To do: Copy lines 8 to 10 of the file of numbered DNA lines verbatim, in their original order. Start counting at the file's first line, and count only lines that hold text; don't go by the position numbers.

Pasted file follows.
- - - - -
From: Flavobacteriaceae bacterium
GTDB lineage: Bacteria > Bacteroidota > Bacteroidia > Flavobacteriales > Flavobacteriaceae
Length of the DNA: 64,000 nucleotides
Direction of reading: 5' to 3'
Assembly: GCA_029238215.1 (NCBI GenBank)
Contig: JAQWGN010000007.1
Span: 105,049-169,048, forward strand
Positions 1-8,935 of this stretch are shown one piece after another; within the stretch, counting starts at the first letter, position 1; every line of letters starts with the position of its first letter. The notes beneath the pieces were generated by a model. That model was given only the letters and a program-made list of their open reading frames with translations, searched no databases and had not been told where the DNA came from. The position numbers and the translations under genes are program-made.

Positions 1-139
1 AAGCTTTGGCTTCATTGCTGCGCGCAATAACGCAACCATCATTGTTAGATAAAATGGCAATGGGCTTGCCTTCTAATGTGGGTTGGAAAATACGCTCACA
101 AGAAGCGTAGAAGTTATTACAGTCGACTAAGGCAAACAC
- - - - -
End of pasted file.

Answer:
Positions 1-8,935 of this stretch are shown one piece after another; within the stretch, counting starts at the first letter, position 1; every line of letters starts with the position of its first letter. The notes beneath the pieces were generated by a model. That model was given only the letters and a program-made list of their open reading frames with translations, searched no databases and had not been told where the DNA came from. The position numbers and the translations under genes are program-made.

Positions 1-139
1 AAGCTTTGGCTTCATTGCTGCGCGCAATAACGCAACCATCATTGTTAGATAAAATGGCAATGGGCTTGCCTTCTAATGTGGGTTGGAAAATACGCTCACA